Kristina Busse

Podcasts and the Fan Experience of Disseminated Media Commentary

Response to Programming in an Era of Video Abundance

Flow (October 2006)

Podcasts open up a dense textual network that surrounds, comments on, and complements television programming, creating a shifting context in which officially produced texts and viewer responses connect and coexist. Media podcasts, be they official extensions of the TV programs or fannish responses by teens chatting about their beloved show, affect viewers and producers alike: not only do they transform the dichotomy between fan and casual viewer, but they also affect fandom and its relation to TPTB.

“Official” podcasts are usually created (if not recorded) by the TV shows’ producers and include background information on production details as well as interviews with actors and assorted members of the production teams. Such podcasts not only offer additional —if not alternative—dimensions to television programming, but also allow viewers to engage on a seemingly more intimate level with TPTB and gain insider knowledge.

Podcasts mainstream fannish engagement as they normalize and encourage previously exclusively fannish behavior, effectively creating (proto)fannish viewers. At the same time, podcasts also generate new dichotomies between those viewers able and willing to access supplementary information and those that are not. In one podcast, Battlestar Galactica’s producer Ron Moore appeals to the audience to tolerate the show’s repetitiveness because it is needed to attract and keep a more mainstream audience. He thus singles out podcast listeners as more involved viewers, creating an us-versus-them dynamic that links him with fans rather than with the show’s potentially larger, more normal audience.

Likewise, “fannish” podcasts may include reviews, commentary, and even creative responses such as audio plays and recorded fan fiction; they range from near professional productions mimicking official podcasts to very personal one-on-one reactions (Ex. DW: Podshock, Combat Information Center,Slashcast, Electronic Voice Phenomenon). Most are tied in with web pages and their textual/visual interfaces, though the auditory component adds levels of familiarity similar to blogs. Whereas many professional podcasts seem designed to create an atmosphere of intimacy and familiarity, fan podcasts often strive to sound professional.

In general, media-related podcasts work to bridge the gap between show and viewers. Podcasts are one of the more intimate media engagements, since they are most often listened to on an mp3 player and thus tend to be audited in private; they are easily portable and, unlike most TV downloads, podcast are specifically meant to be played on-the-go; finally, they are a good example of the way the divide between consumers and creators has become more complicated.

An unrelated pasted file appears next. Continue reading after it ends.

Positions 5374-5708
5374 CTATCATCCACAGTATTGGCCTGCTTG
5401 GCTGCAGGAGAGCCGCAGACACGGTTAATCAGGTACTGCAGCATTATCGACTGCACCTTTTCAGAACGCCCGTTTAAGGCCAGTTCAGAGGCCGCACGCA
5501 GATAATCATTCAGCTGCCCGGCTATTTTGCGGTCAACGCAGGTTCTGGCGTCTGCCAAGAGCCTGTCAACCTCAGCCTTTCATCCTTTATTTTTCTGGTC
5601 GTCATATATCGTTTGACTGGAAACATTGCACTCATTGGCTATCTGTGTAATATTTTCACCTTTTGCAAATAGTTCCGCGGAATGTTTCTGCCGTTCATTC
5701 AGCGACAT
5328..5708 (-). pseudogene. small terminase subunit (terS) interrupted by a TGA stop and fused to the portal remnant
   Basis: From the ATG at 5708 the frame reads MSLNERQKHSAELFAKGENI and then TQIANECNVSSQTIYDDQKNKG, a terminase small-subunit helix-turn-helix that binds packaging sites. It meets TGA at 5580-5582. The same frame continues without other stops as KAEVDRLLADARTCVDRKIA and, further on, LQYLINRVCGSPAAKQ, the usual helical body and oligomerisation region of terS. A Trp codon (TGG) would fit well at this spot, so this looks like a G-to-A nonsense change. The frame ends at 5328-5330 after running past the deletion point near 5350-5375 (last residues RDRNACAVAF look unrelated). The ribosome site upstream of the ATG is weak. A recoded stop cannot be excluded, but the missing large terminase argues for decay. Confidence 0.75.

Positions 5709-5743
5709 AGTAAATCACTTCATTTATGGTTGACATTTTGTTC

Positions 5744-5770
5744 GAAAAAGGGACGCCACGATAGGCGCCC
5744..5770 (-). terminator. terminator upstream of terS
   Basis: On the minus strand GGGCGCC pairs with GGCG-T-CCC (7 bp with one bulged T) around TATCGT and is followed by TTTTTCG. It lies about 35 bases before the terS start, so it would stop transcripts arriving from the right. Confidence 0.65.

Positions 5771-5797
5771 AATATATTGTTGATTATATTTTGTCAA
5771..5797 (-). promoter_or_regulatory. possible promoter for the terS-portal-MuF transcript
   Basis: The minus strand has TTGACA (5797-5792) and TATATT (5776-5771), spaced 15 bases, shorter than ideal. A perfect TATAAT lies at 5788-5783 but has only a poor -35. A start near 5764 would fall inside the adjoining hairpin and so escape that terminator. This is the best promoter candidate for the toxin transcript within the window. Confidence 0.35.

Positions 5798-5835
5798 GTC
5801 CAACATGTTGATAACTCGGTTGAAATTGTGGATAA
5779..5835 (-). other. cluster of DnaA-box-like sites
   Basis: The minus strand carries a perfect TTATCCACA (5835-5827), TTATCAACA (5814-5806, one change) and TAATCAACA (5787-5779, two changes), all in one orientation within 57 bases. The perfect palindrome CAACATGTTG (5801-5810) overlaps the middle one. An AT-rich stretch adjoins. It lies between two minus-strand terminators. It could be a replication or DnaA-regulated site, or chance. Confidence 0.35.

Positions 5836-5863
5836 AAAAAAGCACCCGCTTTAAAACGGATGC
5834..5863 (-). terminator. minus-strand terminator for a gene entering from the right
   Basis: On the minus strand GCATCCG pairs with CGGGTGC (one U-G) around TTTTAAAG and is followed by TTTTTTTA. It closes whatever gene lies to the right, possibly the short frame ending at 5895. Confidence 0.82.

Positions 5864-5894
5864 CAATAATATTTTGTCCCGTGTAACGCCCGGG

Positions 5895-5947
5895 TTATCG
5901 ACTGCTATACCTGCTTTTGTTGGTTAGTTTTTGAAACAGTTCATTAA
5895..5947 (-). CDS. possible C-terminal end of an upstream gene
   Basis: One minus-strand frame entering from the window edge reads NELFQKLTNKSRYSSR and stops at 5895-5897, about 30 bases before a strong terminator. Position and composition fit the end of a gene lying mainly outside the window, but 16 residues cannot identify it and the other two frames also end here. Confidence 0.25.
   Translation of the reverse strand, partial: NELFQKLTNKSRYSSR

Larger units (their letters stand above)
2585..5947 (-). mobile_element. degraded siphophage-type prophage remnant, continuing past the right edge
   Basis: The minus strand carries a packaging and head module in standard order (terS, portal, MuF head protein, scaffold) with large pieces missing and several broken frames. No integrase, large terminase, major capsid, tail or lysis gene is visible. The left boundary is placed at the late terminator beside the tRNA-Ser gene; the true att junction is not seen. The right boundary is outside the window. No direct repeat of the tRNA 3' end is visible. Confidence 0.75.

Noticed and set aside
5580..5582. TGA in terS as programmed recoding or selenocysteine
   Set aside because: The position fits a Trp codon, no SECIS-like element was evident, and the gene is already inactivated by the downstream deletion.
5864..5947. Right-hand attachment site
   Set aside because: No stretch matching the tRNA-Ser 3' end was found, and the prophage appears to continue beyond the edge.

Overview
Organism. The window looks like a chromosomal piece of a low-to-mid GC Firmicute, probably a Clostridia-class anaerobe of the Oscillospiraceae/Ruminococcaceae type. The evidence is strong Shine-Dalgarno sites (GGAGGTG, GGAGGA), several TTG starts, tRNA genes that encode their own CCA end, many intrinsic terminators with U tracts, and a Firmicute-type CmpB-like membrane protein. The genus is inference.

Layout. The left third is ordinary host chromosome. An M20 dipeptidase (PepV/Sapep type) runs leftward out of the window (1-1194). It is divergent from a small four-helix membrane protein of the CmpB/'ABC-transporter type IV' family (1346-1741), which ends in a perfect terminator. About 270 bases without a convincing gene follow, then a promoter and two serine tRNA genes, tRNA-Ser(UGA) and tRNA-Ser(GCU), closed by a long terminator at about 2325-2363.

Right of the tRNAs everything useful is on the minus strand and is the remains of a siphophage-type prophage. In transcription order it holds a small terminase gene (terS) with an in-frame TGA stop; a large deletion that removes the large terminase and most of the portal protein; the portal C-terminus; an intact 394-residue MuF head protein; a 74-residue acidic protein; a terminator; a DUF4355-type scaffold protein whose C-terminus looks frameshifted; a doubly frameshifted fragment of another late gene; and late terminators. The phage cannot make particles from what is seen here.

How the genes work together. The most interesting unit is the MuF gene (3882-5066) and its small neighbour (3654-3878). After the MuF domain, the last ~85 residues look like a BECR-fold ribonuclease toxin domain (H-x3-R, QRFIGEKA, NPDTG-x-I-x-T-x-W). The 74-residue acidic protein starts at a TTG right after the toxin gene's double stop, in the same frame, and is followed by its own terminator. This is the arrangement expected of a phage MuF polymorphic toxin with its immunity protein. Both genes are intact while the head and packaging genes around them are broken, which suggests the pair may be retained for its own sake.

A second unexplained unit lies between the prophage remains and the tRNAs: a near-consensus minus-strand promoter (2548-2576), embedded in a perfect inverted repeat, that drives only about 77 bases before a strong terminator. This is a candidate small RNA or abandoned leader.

The blurring of lines between official and fannish contributions makes podcasts particularly apt for TPTB/fan interaction. For example, a recent Harry Potter podcast features a series of roundtable discussions by two fans (albeit prominent members of the semi-professional fan sites Leaky Cauldron and MuggleNet) and a Scholastic editor. Sponsored by the publishing company, this podcast clearly connects the fan and pro world, legitimating both in turn.

Henry Jenkins advocates such close interaction between viewers and owners of media texts; he describes how such mainstreaming of fannish activities can make fans more visible (and accepted) and legitimate their practices. While there always have been specific cases of fans going pro, the greater number of self-identified fans and the processes of cultural convergence makes professionalization more common today (Ex. Russell T. Davis, Naomi Novik). Indeed, a recent Wall Street Journal article described fandom primarily in terms of being as training ground for aspiring writers.

Such celebration of professionalization, however, ignores the large number of fans whose fannish identities are tied to quite different motivations. Many fans feel threatened by too much public visibility and contact with TPTB, fearing both legal repercussions for their derivative fan works and potential personal fallout from greater public exposure. Beyond fans’ varying personal responses to exposure, the fan texts themselves are not all equally easy to mainstream. In fact, legitimizing fannish activities and artifacts through various modes of convergence may create a two-tiered fan system of acceptable and non-acceptable fan productions by dividing the fan activities into those approved/encouraged by the producers and those that are not, legitimating the former and further ostracizing the latter.

Media texts are more widely disseminated and construct their audiences in ever more fan-like ways at the same time as fannish activities become both more visible and more legitimate. As a result, the distinctions between creators and viewers, between casual viewers and fans are continuously being redefined. It would be all too easy to see these changes as nothing but the possibility to create an idyllic convergence playground. In turn, the fannish community, however, might have to disavow those parts that do not please the owners of the media product (Ex. J.K. Rowling, George Lucas). Certain groups of fans can become legit if and only if they follow certain ideas, don't become too rebellious, too pornographic, don't read the text too much against the grain. That seems a price too high to pay.